W2D2S2: Machine Learning for Adaptive RAS/SPS System Settings/Constrained Physics
Machine Learning for Adaptive RAS/SPS System Settings in Power System Operation and Control Xiayuan Fan (Senior Research Engineer, PNNL)
Given the increasing penetration of renewable energy, demand response and smart controllers in today’s power grid, atypical power flow patterns such as reverse flows, loop flows, and stochastic dynamic behavior are being observed in real-time operation. These new patterns may invalidate the existing protection relay settings, especially Remedial Action Scheme (RAS), also known as Special Protection Scheme (SPS), which when invalidated can potentially cause cascading failures if the operational issues caused by the new challenges are not fully understood and addressed.
Traditionally, RAS settings have been determined using offline study, which is very time-consuming, due to a lack of automation and computational power. No automated tools exist to assist planning and protection engineers in adaptively determining RAS settings to enable better response to unknown grid conditions. Thus, these settings are typically overly conservative, causing unnecessary flow curtailment or generation tripping that can affect revenue of generator owners and economic operation of the entire power network.
Several challenges are identified in the industry preventing the RAS settings from being determined in an adaptive/online manner. One key issue is that the computational speed is not fast enough in today’s commercial tools to perform a full-scale study to calculate RAS parameters such as the arming level and validate the control performance in a preventive way.
The Pacific Northwest National Laboratory (PNNL) project team has developed innovative mathematical and advanced computing methods for adaptively setting Remedial Action Scheme/Special Protection Scheme (RAS/SPS) coefficients with the consideration of realistic and near real-time operation conditions. In this DOE-funded project, the Jim Bridger RAS in U.S. Western Interconnection served as the use case for testing and validating the proposed methodology and the corresponding prototype, Transformative Remedial Action Scheme Tool (TRAST).
TRAST uses a novel approach to generate use cases automatically, bringing in advanced statistical data analysis tools, and using machine learning algorithms to analyze, validate, and help create RAS plans. The parallel computing platform at PNNL, as well as Microsoft cloud environment, are utilized for steady state and dynamic simulations under massive contingencies and operating conditions to calculate more realistic settings of RAS systems in a real-world environment. TRAST could significantly simplify and shorten the RAS design and study process. Additionally, continuous improvement and validation can be achieved using the proposed evaluation methodology.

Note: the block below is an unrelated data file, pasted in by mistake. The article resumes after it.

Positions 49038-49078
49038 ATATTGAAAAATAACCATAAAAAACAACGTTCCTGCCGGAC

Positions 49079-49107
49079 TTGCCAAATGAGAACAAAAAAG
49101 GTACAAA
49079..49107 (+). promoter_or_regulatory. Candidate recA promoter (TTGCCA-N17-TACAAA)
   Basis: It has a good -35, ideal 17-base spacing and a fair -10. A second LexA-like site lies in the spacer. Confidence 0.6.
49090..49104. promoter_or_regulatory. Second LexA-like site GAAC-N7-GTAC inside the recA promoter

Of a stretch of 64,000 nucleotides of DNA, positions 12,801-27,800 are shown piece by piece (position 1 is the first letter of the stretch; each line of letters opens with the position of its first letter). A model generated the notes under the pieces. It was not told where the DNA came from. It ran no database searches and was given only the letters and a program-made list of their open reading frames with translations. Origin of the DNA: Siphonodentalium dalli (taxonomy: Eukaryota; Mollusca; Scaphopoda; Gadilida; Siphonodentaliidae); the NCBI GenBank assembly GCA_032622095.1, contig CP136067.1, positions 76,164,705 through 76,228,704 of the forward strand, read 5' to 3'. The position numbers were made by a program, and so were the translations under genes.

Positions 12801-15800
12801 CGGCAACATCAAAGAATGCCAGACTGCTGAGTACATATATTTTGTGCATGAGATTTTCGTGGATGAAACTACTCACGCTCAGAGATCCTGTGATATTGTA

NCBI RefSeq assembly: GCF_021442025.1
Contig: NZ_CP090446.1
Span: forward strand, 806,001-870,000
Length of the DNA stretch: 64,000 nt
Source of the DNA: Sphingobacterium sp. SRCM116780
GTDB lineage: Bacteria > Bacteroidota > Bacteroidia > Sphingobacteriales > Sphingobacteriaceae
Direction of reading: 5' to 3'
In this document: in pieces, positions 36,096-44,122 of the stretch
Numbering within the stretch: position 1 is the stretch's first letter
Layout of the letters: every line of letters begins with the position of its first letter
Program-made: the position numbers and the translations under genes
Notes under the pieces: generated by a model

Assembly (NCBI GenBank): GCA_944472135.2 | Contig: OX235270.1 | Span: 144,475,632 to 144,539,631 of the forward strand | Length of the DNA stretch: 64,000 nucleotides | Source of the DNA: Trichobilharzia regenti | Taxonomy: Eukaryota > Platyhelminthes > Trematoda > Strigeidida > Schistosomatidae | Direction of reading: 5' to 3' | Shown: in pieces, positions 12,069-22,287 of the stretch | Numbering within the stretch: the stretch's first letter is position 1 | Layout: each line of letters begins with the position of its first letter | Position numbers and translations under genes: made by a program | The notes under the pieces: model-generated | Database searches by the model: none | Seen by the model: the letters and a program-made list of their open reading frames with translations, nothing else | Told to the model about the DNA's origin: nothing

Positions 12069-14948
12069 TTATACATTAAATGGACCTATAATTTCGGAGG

Both grid operators and utility planning engineers will benefit from this technology, and a better RAS modeling process will also increase interconnection-level situational awareness.
Constrained Physics-Informed Deep Learning for Stable System Identification and Continuous Control, Jan Drgona (Data Scientist, PNNL)
We present a novel data-driven method for learning deep constrained continuous control policies and dynamical models of the controlled system. By leveraging partial knowledge of system dynamics and constraint enforcing multi-objective loss functions, the method can learn from small and static datasets, handle time-varying state and input constraints and enforce the stability properties of the controlled system.
We use a continuous control design example to demonstrate the performance of the method on three distinct tasks: system identification, control policy learning, and simultaneous system identification and policy learning. We assess the system identification performance by comparing open-loop simulations of the true system and the learned models. We demonstrate the performance of the policy learning methodology on closed-loop control performance using the ground truth system model under varying levels of parametric and additive uncertainties affecting its dynamics.
We then evaluate the potential of simultaneously learning the system model and control policy. Our empirical results demonstrate the effectiveness of our unifying framework for constrained continuous optimal control to provide stability guarantees, explainable models, robustness to uncertainty, and remarkable sampling efficiency.